Wednesday, August 10, 2011

Self Image, Body Image

Now that summer has been in full swing, many of us have been sporting swim suits, shorts and tank tops - much to the chagrin of most American women who are taken aback when they look at their reflection.  Many women are dissatisfied with their body image and this cuts into their self image.
"We do not develop our body image all on our own. The people around us and our culture strongly influence it. We get both positive and negative messages about our bodies from family and friends all the time — starting from when we’re very young.  We also get messages about body image from television, magazines, films, and other media. Many of the beliefs we have about the way women and men should look come from the models and celebrities we see in the media. But models and celebrities do not look like most people. For example, on average, women who are models have very different builds. They weigh 23 percent less than women who are not models," according to Planned Parenthood.

If we look around us, bodies in the real world are all unique and diverse.  Our life stages shape us from puberty to menopause.  Many factors such as stress, age and disabilities affect our appearance.

Here are twenty ways to love your body from the National Eating Disorders Association:

1.Think of your body as the vehicle to your dreams.  Honor it.  Respect it.  Fuel it.
2. Create a list of all the things your body lets you do.  Read it and add to it often.
3. Become aware of what your body can do each day.  Remember it is the instrument of your life, not just
an ornament.
4. Create a list of people you admire:  people who have contributed to your life, your community, or the
world.  Consider whether their appearance was important to their success and accomplishments.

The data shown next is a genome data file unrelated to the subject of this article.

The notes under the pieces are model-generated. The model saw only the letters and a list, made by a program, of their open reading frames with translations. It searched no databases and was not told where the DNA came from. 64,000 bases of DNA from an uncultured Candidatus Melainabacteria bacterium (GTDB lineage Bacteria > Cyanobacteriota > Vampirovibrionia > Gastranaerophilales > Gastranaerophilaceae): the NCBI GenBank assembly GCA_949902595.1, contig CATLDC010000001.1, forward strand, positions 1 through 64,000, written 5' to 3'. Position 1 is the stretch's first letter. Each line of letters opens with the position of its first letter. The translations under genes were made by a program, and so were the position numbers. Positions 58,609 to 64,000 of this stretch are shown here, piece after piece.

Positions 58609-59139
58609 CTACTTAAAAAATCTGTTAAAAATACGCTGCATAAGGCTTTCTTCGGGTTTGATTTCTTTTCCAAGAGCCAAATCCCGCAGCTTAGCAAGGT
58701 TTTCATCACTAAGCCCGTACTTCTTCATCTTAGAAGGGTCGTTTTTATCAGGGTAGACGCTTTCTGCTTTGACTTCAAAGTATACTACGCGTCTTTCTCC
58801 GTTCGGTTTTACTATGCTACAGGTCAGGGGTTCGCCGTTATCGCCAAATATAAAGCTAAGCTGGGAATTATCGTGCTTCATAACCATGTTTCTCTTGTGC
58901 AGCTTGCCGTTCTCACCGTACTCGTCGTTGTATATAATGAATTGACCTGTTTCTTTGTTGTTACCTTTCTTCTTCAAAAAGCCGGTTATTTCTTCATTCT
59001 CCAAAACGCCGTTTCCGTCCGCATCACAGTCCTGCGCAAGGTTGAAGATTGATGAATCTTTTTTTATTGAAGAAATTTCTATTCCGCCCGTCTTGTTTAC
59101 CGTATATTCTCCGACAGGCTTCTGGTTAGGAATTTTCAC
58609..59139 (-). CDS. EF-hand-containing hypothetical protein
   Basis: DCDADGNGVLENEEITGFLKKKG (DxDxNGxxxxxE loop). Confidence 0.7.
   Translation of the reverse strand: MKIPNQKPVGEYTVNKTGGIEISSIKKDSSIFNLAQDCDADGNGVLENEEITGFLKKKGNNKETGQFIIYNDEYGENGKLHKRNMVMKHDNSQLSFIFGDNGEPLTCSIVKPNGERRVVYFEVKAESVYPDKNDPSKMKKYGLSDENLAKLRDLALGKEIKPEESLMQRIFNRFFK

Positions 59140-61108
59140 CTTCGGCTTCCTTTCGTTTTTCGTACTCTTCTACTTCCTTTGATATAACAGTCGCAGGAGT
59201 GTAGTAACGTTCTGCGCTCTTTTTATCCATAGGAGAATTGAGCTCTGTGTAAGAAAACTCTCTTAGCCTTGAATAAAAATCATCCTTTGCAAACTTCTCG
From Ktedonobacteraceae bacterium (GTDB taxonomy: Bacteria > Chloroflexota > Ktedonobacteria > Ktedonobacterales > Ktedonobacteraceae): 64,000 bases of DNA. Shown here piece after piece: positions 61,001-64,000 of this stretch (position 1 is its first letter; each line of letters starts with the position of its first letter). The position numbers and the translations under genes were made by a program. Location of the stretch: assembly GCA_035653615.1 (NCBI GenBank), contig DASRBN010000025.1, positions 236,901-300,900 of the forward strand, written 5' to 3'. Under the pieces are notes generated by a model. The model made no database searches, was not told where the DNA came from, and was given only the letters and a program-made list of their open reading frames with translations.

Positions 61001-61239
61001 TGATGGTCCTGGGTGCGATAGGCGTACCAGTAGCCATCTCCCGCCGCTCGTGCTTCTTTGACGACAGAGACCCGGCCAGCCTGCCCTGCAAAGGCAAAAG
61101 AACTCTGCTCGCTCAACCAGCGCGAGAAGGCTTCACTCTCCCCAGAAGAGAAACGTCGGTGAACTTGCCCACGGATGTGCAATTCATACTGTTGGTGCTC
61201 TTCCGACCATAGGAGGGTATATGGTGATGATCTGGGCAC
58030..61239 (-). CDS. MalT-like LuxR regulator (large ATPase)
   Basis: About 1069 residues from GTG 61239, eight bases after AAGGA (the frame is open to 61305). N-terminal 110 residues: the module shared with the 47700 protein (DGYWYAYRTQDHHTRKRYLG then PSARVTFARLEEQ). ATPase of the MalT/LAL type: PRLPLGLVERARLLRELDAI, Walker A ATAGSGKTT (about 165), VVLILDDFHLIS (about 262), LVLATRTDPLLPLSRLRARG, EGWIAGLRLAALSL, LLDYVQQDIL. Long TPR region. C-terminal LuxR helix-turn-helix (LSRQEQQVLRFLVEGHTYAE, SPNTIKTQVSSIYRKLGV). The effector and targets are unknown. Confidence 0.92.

5. Walk with your head held high, supported by pride and confidence in yourself as a person.
6. Don’t let your weight or shape keep you from activities that you enjoy.
7. Wear comfortable clothes that you like, that express your personal style, and that feel good to your
body.
8. Count your blessings, not your blemishes.
9. Think about all the things you could accomplish with the time and energy you currently spend
worrying about your body and appearance.  Try one!
10. Be your body’s friend and supporter, not its enemy.  
11. Consider this:  your skin replaces itself once a month, your stomach lining every five days, your liver
every six weeks, and your skeleton every three months.  Your body is extraordinary--begin to respect
and appreciate it.
12. Every morning when you wake up, thank your body for resting and rejuvenating itself so you can
enjoy the day.
13. Every evening when you go to bed, tell your body how much you appreciate what it has allowed you
to do throughout the day. 
14. Find a method of exercise that you enjoy and do it regularly.  Don’t exercise to lose weight or to fight
your body.  Do it to make your body healthy and strong and because it makes you feel good.  Exercise
for the Three F’s: Fun, Fitness, and Friendship.
15. Think back to a time in your life when you felt good about your body.  Tell yourself you can feel like
that again, even in this body at this age.
16. Keep a list of 10 positive things about yourself--without mentioning your appearance.  Add to it!
17. Put a sign on each of your mirrors saying, “I’m beautiful inside and out.”
18. Choose to find the beauty in the world and in yourself.
19. Start saying to yourself, “Life is too short to waste my time hating my body this way.”
20. Eat when you are hungry.  Rest when you are tired.  Surround yourself with people that remind you of
your inner strength and beauty. 
"Don't weigh your self esteem, it is what's inside that counts."

Saturday, July 9, 2011

Yoga for Life

With its quiet, precise movements, Yoga draws your focus away from your busy, chaotic day and toward calm as you move your body through poses that require balance and concentration, according to the Mayo Clinic.

This works.  

I began my Yoga practice nearly two years ago when I met Pilar Redmond at the local farmers' market.  Newly certified as a Yoga instructor, she was looking for a place to offer classes.  I offered my home and gathered a few friends and neighbors to meet Friday afternoons to see what all this Yoga hoopla was all about. None of us had practiced Yoga.